Jennifer M. Fellowes

Learn More
Accounts of the identification of words and talkers commonly rely on different acoustic properties. To identify a word, a perceiver discards acoustic aspects of an utterance that are talker specific, forming an abstract representation of the linguistic message with which to probe a mental lexicon. To identify a talker, a perceiver discards acoustic aspects(More)
In 5 experiments, the authors investigated how listeners learn to recognize unfamiliar talkers and how experience with specific utterances generalizes to novel instances. Listeners were trained over several days to identify 10 talkers from natural, sinewave, or reversed speech sentences. The sinewave signals preserved phonetic and some suprasegmental(More)
The personal attributes of a talker perceived via acoustic properties of speech are commonly considered to be an extralinguistic message of an utterance. Accordingly, accounts of the perception of talker attributes have emphasized a causal role of aspects of the fundamental frequency and coarse-grain acoustic spectra distinct from the detailed acoustic(More)
Theoretical and practical motives alike have prompted recent investigations of multimodal speech perception. Theoretically, multimodal studies have extended the conceptualization of perceptual organization beyond the familiar modality-bound accounts deriving from Gestalt psychology. Practically, such investigations have been driven by a need to understand(More)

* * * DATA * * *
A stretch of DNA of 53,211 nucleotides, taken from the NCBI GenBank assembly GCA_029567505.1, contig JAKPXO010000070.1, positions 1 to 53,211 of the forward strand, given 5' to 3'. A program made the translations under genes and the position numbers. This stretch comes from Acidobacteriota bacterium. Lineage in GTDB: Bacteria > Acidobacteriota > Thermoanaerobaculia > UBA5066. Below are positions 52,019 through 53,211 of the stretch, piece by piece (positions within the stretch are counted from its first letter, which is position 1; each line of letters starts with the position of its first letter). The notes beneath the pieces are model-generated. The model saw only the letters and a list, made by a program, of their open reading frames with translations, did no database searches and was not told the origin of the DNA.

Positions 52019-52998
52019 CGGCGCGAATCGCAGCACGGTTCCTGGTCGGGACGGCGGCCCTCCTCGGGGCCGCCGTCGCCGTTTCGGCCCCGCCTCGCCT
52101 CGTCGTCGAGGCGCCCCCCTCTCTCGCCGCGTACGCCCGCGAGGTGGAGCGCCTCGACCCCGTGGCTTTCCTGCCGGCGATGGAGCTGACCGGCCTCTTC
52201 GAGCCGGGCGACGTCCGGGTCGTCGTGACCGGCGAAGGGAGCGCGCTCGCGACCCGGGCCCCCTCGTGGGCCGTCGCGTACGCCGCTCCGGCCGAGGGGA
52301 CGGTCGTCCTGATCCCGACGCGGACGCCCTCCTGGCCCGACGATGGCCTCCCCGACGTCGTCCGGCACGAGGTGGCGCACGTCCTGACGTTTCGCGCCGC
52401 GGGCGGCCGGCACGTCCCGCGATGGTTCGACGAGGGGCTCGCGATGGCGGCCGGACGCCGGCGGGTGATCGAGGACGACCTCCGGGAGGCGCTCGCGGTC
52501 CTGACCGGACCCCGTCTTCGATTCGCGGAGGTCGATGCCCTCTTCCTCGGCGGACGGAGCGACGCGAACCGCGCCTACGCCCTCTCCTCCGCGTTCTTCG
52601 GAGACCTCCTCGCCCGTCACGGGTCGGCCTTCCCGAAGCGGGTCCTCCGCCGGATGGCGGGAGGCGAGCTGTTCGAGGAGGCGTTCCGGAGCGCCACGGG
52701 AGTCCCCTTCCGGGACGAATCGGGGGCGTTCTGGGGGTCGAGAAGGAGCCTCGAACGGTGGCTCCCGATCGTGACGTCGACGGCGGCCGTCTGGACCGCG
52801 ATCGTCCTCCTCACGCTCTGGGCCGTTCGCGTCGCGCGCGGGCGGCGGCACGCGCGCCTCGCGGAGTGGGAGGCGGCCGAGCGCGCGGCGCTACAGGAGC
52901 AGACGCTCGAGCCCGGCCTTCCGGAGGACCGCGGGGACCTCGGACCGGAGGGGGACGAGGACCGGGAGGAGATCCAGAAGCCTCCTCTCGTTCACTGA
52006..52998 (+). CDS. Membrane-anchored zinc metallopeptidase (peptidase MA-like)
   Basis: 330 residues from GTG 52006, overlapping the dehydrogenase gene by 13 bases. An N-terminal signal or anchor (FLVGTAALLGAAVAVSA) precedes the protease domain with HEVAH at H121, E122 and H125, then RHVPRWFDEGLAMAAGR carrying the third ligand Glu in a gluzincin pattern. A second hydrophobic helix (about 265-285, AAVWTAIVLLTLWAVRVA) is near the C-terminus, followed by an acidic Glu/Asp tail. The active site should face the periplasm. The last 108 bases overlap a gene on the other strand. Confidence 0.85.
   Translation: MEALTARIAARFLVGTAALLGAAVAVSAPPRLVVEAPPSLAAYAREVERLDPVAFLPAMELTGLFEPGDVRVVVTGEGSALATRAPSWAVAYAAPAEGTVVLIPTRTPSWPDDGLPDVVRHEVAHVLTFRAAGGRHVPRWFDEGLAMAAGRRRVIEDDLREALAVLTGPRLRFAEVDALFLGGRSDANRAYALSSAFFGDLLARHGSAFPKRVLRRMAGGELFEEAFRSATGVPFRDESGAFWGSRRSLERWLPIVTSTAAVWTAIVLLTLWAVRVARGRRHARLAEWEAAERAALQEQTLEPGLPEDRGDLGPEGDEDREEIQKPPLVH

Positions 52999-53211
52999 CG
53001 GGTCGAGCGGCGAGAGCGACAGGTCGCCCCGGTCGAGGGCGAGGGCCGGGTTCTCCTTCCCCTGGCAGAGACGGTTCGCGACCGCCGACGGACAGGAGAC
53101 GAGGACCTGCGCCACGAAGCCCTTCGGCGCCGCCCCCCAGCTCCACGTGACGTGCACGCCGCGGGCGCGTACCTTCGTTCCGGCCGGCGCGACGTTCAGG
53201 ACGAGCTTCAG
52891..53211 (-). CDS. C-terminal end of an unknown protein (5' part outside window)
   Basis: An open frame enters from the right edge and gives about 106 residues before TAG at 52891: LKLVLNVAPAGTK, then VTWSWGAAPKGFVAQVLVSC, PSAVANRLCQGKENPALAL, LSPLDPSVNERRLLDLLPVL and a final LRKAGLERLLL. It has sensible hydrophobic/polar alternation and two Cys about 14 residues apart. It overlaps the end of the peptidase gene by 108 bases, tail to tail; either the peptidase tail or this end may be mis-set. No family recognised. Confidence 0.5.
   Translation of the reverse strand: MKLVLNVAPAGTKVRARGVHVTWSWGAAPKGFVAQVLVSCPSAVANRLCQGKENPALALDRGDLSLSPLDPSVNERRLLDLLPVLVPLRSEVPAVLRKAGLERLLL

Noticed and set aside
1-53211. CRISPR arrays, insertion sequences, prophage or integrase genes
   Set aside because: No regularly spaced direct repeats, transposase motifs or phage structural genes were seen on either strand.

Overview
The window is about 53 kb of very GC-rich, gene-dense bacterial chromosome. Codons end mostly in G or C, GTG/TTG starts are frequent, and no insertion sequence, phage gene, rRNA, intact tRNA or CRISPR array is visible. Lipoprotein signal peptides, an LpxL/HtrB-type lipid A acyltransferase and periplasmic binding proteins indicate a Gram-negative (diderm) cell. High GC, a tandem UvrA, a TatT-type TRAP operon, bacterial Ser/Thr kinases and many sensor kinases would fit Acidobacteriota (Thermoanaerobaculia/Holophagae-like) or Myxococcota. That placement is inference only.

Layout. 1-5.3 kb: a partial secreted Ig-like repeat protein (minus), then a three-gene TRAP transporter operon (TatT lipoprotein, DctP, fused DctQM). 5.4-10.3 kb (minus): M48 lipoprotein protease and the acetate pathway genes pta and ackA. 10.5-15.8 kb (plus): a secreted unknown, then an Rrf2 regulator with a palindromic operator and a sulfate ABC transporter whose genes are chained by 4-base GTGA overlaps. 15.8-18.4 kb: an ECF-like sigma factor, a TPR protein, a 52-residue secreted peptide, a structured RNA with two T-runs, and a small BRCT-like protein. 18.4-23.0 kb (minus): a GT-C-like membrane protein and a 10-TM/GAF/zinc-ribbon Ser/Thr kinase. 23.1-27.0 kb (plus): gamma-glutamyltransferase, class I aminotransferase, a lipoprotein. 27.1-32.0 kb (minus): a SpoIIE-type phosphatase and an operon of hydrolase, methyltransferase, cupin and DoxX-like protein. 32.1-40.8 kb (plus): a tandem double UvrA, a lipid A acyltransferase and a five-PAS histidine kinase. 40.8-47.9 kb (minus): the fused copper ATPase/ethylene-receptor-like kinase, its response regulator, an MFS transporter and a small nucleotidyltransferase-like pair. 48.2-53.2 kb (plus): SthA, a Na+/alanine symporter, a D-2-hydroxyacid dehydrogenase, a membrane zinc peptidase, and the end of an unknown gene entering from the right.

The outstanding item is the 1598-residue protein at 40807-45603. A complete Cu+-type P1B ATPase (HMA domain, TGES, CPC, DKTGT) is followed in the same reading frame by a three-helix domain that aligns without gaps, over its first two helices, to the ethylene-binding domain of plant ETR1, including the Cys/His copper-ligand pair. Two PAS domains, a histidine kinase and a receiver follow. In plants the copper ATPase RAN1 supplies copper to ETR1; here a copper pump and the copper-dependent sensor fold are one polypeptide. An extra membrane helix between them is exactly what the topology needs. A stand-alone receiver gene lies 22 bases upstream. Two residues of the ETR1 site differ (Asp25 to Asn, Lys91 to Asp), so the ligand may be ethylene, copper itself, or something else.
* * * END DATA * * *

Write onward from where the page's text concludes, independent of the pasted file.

A listener who recognizes a talker notices characteristic attributes of the talker's speech despite the novelty of each utterance. Accounts of talker perception have often presumed that consistent aspects of an individual's speech, termed indexical properties, are ascribable to a talker's unique anatomy or consistent vocal posture distinct from acoustic(More)
A series of experiments was conducted in which listeners were presented with audiovisual sentences in a transcription task. The visual components of the stimuli consisted of a male talker's face. The acoustic components consisted of : (1) natural speech (2) envelope-shaped noise which preserved the duration and amplitude of the original speech waveform and(More)
A listener who recognizes a talker notices characteristic attributes of the talker's speech despite the novelty of each utterance. Accounts of talker perception have often presumed that consistent aspects of an individual's speech, termed indexical properties, are ascribable to a talker's unique anatomy or consistent vocal posture distinct from acoustic(More)
In two experiments, we investigated the creation of conceptual analogies to a contrast between vowels. An ordering procedure was used to determine the reliability of simple sensory and abstract analogies to vowel contrasts composed by naive volunteers. The results indicate that test subjects compose stable and consistent analogies to a meaningless segmental(More)
A perceiver who teams to recognize a talker becomes familiar with attributes of the talker's voice that are present in any utterance regardless of the linguistic message. Customary accounts of individual identification presume that such durable persona1 aspects of an individual's speech are independent of the acoustic properties that evoke segmental(More)
  • 1